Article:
Sunday, August 23, 2009

Lungs the Size of Lemons

From Alec Wilkinson's New Yorker piece on free diving, "a sport in which divers, on a single breath, descend hundreds of feet, into cold and darkness, and often pass out before they return":

What allows a person to hold his or her breath and dive to severe depths is an autonomic process called the mammalian diving reflex, which is activated when the nerves in the face come into contact with water, most effectively with cold water.... First, the heartbeat slows.... Under pressures of depth, blood withdraws from the arms and legs and concentrates in the chest. This is called the blood shift. Meanwhile, the lungs compress, halving themselves after ten metres, then reducing by degrees until, by a hundred metres, they are something like the size of a fist; free diving is the only sport in which the lungs shrink and the heart slows. The blood shift prevents the chest from collapsing....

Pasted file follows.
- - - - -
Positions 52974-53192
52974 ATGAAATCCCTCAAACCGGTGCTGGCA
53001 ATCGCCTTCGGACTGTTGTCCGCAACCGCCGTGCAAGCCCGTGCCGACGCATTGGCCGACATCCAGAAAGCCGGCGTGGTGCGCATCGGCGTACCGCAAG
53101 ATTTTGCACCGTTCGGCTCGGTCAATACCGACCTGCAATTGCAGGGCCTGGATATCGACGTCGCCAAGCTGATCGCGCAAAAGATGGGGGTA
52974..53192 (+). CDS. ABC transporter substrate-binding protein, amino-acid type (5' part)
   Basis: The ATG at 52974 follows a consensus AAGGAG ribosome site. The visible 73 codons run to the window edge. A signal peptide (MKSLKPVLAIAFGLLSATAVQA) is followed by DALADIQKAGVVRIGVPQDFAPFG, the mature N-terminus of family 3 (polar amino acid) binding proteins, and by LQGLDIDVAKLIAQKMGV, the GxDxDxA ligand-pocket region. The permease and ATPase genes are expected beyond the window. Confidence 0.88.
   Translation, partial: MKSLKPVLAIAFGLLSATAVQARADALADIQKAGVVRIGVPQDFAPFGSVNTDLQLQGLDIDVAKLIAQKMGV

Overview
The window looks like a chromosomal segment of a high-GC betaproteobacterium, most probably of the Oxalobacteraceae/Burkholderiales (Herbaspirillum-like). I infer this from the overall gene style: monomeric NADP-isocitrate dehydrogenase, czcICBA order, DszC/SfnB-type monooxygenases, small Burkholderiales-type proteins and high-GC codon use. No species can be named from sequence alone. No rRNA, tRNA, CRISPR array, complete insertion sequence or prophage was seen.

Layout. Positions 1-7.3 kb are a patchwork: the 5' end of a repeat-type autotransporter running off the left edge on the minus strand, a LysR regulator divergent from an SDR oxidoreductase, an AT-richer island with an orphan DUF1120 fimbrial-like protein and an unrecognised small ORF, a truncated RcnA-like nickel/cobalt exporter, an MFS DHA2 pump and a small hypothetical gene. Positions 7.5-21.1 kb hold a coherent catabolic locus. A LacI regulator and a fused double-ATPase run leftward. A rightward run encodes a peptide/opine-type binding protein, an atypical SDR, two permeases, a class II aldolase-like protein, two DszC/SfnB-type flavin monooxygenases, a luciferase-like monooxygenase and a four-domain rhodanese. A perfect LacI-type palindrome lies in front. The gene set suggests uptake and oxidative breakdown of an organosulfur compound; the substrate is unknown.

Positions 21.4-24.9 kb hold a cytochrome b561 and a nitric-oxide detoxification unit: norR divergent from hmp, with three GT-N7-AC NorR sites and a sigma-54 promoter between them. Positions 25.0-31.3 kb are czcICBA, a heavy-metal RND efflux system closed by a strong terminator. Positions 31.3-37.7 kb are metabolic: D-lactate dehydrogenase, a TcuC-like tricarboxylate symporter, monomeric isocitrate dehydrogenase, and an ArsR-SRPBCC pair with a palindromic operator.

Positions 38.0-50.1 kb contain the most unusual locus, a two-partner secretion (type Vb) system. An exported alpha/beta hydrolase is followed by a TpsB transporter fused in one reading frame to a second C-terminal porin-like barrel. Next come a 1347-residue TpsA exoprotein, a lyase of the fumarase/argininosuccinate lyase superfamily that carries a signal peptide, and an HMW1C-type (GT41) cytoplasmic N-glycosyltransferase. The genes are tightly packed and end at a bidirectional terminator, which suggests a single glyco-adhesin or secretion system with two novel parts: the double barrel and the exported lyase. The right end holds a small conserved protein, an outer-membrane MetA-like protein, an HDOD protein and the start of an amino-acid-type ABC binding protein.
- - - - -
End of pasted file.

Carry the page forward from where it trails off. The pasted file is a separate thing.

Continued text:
"It takes a while to accept the physiological truths of a free dive, which are that your body knows how to conserve oxygen on its own," Campbell told me. "When you start, you don't necessarily believe that your body will take care of you at fifty and sixty metres. The reason you have to believe your lungs are the size of lemons is that, if you don't, the dive reflex won't kick in—it can be inhibited by stress.... In the early stages of learning to dive, it's very much 'What the hell am I doing?' You're getting to about six metres and racing back to the surface, because it feels so foreign. You're in a very irrational environment, being so far from the surface. It's human endurance, but you're doing it in a place where you shouldn't be able to prove human endurance."

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